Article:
While the public street system makes up a huge portion of our public space, streets don’t contribute less to public life than they could, Denver Igarta of the Portland Bureau of Transportation told an OTREC seminar April 12 in Portland.
That’s not the case in Europe, said Igarta, a multimodal urban planner and a principal author of the Portland Bicycle Plan. He spent last November on a fellowship in Europe sponsored by the German Marshall Fund, with a week each in Munich, Rotterdam, Copenhagen and Malmö.
While street design manuals in the United States largely consider how directly and smoothly a street moves people along their route and to a destination, many European streets serve another official function, Igarta said: they encourage people to stay and live their public lives. European urban streets fill some of the same roles as American urban parks: attractive places to spend time.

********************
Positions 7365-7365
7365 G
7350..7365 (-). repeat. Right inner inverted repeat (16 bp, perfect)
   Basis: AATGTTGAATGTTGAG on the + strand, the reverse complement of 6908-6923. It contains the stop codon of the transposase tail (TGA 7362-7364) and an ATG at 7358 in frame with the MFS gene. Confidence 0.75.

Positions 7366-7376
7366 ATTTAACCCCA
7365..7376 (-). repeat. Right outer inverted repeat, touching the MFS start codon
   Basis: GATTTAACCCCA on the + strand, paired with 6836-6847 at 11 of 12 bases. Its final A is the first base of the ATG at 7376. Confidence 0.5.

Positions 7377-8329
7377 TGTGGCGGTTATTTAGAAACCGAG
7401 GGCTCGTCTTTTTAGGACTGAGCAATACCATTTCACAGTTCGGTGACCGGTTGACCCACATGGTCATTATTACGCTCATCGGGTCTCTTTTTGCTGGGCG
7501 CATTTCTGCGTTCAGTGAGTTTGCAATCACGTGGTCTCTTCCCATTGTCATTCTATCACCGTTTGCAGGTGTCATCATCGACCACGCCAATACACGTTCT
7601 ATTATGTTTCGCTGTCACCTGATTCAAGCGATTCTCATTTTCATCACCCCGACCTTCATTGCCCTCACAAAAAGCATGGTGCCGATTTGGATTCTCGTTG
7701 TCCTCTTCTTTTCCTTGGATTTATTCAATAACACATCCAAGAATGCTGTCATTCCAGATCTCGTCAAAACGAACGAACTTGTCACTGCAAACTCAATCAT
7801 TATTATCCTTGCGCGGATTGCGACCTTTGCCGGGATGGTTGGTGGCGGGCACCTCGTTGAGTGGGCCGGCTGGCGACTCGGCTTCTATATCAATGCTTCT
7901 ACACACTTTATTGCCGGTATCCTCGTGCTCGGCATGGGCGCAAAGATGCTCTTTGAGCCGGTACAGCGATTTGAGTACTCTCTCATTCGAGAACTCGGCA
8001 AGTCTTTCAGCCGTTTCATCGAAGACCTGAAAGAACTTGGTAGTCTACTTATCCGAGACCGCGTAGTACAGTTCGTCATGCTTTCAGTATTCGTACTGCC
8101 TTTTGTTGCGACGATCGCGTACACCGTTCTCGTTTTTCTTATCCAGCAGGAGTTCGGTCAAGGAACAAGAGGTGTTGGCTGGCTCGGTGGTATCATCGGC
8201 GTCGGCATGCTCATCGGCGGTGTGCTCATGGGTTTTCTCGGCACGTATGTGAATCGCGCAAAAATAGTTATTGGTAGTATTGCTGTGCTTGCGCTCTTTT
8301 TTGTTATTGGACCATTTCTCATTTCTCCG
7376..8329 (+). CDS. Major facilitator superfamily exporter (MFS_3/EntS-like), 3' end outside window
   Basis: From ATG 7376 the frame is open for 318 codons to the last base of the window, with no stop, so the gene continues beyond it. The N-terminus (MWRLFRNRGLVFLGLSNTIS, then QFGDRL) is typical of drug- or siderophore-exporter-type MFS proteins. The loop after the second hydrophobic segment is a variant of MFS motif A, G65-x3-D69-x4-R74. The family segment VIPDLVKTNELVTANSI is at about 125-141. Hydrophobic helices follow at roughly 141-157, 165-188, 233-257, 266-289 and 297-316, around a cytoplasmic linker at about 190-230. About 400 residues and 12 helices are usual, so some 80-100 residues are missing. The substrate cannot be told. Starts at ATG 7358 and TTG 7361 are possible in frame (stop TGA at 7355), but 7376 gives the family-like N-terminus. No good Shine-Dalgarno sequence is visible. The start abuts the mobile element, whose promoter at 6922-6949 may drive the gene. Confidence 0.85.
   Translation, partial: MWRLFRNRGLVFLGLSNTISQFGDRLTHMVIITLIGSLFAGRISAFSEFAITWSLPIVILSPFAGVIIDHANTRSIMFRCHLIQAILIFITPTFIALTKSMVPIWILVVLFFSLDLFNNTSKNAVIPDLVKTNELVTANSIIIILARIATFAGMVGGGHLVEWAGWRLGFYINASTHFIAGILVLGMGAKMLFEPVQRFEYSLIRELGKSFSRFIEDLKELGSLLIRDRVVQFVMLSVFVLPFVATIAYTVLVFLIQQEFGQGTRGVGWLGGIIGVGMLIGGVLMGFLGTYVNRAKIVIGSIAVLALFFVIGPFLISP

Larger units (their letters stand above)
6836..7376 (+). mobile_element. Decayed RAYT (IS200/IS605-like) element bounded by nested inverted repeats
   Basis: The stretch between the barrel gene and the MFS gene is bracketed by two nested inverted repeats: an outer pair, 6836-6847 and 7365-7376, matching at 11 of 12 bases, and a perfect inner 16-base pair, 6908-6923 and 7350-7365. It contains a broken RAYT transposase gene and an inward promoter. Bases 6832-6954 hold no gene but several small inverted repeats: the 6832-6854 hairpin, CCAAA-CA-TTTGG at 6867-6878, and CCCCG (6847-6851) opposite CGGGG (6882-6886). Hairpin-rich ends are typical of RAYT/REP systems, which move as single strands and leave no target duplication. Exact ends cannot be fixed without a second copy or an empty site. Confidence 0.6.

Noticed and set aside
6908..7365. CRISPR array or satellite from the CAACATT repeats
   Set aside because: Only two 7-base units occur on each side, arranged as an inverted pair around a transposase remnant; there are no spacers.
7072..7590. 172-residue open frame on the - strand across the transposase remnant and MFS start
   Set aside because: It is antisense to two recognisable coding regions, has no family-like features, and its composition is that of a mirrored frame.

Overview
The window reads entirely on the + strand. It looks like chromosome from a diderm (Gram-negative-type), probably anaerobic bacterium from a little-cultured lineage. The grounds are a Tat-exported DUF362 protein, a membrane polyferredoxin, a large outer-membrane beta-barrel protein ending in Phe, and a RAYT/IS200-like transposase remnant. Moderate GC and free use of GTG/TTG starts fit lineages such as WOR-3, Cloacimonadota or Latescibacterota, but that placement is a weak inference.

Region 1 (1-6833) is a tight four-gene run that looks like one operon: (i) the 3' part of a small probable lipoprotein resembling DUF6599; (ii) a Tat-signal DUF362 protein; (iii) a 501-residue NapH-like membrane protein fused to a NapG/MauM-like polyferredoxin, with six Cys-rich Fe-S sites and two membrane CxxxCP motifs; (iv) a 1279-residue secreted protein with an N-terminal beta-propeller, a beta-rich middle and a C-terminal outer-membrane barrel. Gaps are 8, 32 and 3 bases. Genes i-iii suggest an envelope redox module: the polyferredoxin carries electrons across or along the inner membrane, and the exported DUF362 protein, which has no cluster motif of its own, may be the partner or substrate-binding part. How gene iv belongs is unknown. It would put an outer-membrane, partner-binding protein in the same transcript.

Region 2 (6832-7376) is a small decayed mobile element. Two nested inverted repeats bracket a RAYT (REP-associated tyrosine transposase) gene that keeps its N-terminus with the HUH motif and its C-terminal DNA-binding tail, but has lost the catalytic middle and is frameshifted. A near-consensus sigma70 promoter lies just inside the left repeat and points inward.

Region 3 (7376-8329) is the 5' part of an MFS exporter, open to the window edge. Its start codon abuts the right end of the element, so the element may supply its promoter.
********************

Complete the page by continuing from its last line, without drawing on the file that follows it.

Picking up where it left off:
This especially holds for small neighborhood streets, Igarta said, where moving traffic is secondary to fostering public life.
Igarta demonstrated the type of planning that can create livable streets with a comparison between German and American standards. Under Germany’s national street-construction manual, designers first consider whether the street’s highest emphasis should be on moving traffic, creating an attractive public place or parking. Other considerations then follow, Igarta said, including how wide to make the street.
In the United States, most...Read more